Over the past few weeks I have had occasion to talk politics with several dyed-in-the-wool Republicans, none of whom has any doubt whatsoever that they will vote for McPalin. This strikes me as totally irrational, since I know these are people of above average intelligence. However, it finally struck me that they all share a common trait: selfishness. All of them railed against Obama’s tax increases (including those who would see a cut – go figure), even though he is proposing only a 3% increase for most of them. They also do not think health care should be a right – they don’t want their health care rationed, and heaven forbid that what they pay should go to a common fund to benefit everyone. And, most surprising to me, one of them was even convinced that if McPalin became president, the economy would somehow magically bounce back, within a year, to where it was a few months ago. I think this is the most amazing case of brainwashing I have ever witnessed.

    So they are willing to risk the country to a crotchety, impetuous old man and an empty-headed shrew, all for the sake of a few dollars. That isn’t simply irrational, it is a total abandonment of responsibility and citizenship, and they ought to be ashamed of themselves.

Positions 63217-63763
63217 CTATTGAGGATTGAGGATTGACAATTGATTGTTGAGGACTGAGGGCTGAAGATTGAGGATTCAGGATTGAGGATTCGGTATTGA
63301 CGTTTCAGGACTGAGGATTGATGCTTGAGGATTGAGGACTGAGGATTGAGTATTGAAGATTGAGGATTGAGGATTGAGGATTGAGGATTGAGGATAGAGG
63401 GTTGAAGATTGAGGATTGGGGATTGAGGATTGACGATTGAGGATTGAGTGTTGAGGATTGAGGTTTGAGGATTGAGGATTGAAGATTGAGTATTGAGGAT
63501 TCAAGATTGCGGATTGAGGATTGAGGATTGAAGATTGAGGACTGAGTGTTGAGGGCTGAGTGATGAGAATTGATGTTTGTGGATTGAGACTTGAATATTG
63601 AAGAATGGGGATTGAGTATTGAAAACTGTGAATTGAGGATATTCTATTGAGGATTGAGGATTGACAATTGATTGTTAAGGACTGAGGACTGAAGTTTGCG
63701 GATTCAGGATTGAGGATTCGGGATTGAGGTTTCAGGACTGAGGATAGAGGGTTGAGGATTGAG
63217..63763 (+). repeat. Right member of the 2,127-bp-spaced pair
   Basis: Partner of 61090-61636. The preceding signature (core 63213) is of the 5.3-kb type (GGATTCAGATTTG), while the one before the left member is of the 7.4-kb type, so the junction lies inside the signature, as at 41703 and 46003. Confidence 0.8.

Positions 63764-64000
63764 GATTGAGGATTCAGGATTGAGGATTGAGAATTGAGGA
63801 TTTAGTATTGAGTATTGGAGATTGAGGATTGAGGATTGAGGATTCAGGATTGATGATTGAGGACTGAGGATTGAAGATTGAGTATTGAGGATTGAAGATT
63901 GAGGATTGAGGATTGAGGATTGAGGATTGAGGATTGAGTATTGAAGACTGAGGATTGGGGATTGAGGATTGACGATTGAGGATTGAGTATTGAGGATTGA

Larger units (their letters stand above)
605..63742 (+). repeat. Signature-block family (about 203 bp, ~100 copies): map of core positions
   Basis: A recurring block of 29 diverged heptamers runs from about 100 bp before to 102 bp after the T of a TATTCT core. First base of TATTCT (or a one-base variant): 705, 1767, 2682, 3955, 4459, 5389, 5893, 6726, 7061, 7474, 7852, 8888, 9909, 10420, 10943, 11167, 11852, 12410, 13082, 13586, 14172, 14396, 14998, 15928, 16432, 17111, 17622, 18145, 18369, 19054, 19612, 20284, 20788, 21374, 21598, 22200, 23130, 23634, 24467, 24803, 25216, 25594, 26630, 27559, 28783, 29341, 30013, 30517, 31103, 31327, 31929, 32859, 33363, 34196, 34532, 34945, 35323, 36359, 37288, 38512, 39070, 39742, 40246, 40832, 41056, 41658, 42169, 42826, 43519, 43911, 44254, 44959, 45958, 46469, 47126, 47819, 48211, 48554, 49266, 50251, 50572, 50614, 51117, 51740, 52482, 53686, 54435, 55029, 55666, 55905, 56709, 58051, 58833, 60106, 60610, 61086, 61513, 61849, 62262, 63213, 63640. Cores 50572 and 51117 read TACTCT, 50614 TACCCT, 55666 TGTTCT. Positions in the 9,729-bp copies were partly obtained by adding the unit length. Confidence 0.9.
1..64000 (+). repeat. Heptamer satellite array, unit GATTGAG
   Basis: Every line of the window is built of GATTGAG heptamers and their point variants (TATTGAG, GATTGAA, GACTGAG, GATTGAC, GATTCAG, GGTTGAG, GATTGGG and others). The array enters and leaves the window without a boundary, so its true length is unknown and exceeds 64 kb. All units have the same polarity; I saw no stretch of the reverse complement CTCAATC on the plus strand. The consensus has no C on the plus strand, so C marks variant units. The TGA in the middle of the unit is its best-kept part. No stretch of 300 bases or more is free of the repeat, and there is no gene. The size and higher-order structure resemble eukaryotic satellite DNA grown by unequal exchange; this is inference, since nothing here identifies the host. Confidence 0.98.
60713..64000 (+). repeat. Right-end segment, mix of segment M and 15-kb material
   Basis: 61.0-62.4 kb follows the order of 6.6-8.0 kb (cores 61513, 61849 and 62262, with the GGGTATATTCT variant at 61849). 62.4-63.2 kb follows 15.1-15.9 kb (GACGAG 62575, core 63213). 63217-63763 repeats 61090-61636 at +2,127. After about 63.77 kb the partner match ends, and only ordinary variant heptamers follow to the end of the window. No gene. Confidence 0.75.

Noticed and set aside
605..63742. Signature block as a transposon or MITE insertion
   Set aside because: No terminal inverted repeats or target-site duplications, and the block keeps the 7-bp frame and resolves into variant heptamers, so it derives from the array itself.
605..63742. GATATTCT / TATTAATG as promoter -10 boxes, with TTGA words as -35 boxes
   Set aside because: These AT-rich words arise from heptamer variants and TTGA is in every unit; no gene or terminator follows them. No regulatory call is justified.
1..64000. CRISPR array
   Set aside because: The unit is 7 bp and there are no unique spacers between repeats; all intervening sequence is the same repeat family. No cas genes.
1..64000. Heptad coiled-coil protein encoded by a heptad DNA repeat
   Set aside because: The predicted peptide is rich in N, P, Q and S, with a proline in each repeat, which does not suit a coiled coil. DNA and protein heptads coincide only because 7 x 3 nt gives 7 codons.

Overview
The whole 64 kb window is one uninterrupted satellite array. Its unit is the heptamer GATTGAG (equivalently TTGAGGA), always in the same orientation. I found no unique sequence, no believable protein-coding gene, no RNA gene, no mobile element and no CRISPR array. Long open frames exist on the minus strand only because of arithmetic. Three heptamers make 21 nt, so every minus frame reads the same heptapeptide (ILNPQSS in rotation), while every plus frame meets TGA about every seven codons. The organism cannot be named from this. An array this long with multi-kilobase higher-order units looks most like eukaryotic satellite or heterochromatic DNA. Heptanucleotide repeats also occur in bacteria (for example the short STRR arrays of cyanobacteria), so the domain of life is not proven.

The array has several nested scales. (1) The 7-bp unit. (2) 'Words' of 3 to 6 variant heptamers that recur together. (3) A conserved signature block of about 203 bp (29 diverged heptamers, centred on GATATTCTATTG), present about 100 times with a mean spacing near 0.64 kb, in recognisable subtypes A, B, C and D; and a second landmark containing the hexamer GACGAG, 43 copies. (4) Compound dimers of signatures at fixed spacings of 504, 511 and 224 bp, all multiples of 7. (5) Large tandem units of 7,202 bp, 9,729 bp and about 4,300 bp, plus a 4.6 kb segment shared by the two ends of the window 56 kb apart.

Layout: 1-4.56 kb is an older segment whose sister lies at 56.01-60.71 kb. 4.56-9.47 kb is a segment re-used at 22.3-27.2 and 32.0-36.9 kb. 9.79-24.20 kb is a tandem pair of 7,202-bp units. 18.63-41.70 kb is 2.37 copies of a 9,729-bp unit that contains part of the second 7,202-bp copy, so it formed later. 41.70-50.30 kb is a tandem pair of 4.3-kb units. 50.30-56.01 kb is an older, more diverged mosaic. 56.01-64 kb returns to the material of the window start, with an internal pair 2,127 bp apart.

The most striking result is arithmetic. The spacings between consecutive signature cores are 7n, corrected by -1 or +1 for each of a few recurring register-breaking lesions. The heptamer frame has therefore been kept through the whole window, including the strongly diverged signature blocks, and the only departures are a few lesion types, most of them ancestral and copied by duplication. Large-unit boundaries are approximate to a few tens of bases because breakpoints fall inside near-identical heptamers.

2. October 26, 2008 at 13:42 | #2

    This was what annoyed me most about the sneering at Powell, not the assertions it was a race thing- that sort of small minded racism can be had in any discussion about the Black vote- but the idiotic RINO tag they hand out.

    Surely a voter should be a Citizen first and a party member second.  What is best for country is the important thing.  I hate ‘Blue Cat’ voters (will always vote for ‘their’ party candidate, even if it was a blue cat).

    If you have looked at the issues and decided to vote McCain on the basis of manifesto that is your choice.  I wouldn’t agree with you, but thats politics.  If you vote on party grounds, or the fact the other man is Democrat/Black/has Hussein/the GOP told you to/Your Dad told you to as a middle name then should you really be allowed to vote?

  3. BD
    October 26, 2008 at 15:39 | #3

    And don’t forget Susan Eisenhower who spoke at the DNC.

  4. October 26, 2008 at 17:52 | #4

    When I tell my staunch republican co-workers about my issues and stories of how I have voted they are surprised. “So you’re one of those centrists huh?” I say “No, I just try to make the intelligent vote and pick issues that make sense, not because they follow an ideology.”

  5. October 27, 2008 at 01:40 | #5

    Great post, George!  I think a factor in this election that has impressed at least a few people is the fact that only one side is offering workable solutions to the problems.  Whether you agree or disagree with Obama’s course, it’s obvious he has put some thought into his proposals—and independent vetters say they will work more or less as forecast.  But McCain’s proposals don’t get the same marks.  So, it’s not really a choice between who has the better ideology—it’s a choice between who will get anything at all done and who won’t.